As I was reading, thinking, and praying about Ethiopia, I happened to look down at the calendar on my laptop and notice that today marks exactly four months since our papers have been in Ethiopia. In pregnancy world, I would be in my 2nd trimester. In adoption world, I am still in my first. I am still feeling morning sickness, I have quite a wait ahead of me, and I am yet to know the gender of my baby. Four months sounds like such a huge accomplishment, but it also rings very heavy on my heart.

I recall telling friends in the past how I can't believe they are already 4 months pregnant, and how time is just moving so quickly. Today, I feel the complete opposite. Instead of feeling like "Wow! It has been four months!" I feel more like "It has only been four months..". Some of you may be thinking this isn't really positive or a way to look at the glass half full, but when I planned on developing this blog I planned on being 100% honest and this is just how I feel today. To think that I may have to endure this wait six more times seems unbearable at the moment.

As I type this now, tears are running down my face. My heartaches, and I feel inadequate to do this. Sometimes I question God and ask Him, "Why?" or "Are you sure?" Sometimes I feel like He picked the wrong woman for this mission. Thankfully, I have a strong man beside me who constantly reminds me that God doesn't call the qualified; He qualifies the called. I don't know how I am going to do this, but I know that in the end my heartache, my tears, and my pain will all be worth it. The day that I get to bring my baby home none of this will matter anymore.

Today, I ask you to please pray for me and for Jeffrey. Please pray for our adoption process to move. Please pray for our baby and for all the other children in the world who are waiting for their mommies and daddies to bring them home.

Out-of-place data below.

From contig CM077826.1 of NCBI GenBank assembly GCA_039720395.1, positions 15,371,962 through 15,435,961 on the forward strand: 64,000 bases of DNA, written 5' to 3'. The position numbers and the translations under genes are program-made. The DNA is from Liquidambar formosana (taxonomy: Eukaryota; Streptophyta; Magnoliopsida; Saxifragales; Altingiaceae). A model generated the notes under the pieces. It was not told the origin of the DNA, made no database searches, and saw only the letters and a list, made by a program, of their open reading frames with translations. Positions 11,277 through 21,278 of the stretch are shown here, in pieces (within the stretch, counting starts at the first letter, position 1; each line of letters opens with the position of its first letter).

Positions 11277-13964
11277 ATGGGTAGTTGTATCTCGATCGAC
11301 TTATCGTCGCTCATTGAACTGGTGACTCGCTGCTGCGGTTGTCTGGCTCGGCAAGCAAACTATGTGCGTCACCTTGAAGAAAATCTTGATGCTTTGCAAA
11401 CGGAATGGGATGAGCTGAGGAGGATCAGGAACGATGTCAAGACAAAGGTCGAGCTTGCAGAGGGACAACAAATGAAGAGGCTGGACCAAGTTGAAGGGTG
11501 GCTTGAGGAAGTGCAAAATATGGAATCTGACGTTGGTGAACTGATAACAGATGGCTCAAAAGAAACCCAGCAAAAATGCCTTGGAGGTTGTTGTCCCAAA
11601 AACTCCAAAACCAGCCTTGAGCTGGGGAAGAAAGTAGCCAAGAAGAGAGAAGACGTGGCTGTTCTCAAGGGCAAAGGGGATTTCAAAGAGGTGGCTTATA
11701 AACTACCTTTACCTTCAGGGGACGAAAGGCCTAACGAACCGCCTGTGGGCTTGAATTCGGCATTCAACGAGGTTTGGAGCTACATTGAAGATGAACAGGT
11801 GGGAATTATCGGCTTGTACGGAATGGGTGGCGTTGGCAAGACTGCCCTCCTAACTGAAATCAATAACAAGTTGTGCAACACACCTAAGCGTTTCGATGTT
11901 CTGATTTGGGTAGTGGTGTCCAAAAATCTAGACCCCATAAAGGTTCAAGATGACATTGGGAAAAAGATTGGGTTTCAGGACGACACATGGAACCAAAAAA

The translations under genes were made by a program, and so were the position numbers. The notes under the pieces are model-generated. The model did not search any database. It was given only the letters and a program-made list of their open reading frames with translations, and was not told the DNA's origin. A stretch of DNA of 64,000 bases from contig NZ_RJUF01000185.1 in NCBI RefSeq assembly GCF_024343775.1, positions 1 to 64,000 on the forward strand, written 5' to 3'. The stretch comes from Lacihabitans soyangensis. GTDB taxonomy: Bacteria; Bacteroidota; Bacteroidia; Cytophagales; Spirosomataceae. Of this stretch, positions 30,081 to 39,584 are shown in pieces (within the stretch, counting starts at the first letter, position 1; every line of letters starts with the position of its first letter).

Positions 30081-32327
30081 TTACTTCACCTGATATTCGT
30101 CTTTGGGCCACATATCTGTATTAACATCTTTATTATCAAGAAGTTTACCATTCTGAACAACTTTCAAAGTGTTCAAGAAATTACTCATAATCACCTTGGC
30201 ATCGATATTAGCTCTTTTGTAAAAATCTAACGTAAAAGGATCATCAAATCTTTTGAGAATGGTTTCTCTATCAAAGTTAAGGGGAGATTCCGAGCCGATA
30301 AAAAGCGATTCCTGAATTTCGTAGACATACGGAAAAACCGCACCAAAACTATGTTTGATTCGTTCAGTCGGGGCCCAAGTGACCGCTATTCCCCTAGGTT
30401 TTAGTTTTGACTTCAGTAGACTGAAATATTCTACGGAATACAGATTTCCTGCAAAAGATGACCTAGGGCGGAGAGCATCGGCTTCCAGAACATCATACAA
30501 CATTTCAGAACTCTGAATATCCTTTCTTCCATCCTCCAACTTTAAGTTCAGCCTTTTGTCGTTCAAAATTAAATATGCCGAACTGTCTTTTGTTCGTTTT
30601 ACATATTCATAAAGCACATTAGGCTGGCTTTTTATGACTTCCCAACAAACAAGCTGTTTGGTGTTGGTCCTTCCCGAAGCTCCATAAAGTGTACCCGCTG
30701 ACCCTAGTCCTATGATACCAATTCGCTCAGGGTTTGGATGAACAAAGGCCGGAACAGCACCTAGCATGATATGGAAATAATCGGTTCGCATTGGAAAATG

Monday, April 22, 2013


Jeffrey and I both took the day off work. I recently posted about the film STUCK, and how I really wanted to see it. Since we were unable to attend the STL showing, my mom bought us the film. She gave it to us today, and we just finished watching it.

Surprisingly, I didn't cry nearly as much as I thought I would. I think the film did an excellent job at showing how children get literally stuck in the adoption process and they are left in institutions for years when they have families in America desperately wanting them to be home.

Like many government policies and ideas, things sound much better on paperwork than they really end up being. Sadly, as paper work sits so do the children. Adoptions are taking longer than ever and are sadly decreasing due to all the regulations and finances. Jeffrey and I desperately want our friends and family members to see the need for children all over the world to have the right to a family. Many of the children who are being adopted internationally are not even looked at as humans in their countries due to disabilities, health impairments, diseases, etc. Many organizations and people believe that children should be adopted domestically to preserve culture, but when you are looking at third world countries the chances of children being adopted domestically are incredibly slim. 

Jeffrey said, "I thought it was very eye opening even to the stuff that we knew about adoption. The stories of other adoptions that I had no idea about of what really happens to those countries that close adoptions. To hear real people's stories about the situation was really touching. It encouraged me to pray that much harder for our adoption just because we have no control over what the Ethiopian government or our government will do, and so we must put it in the hands of someone who has total control."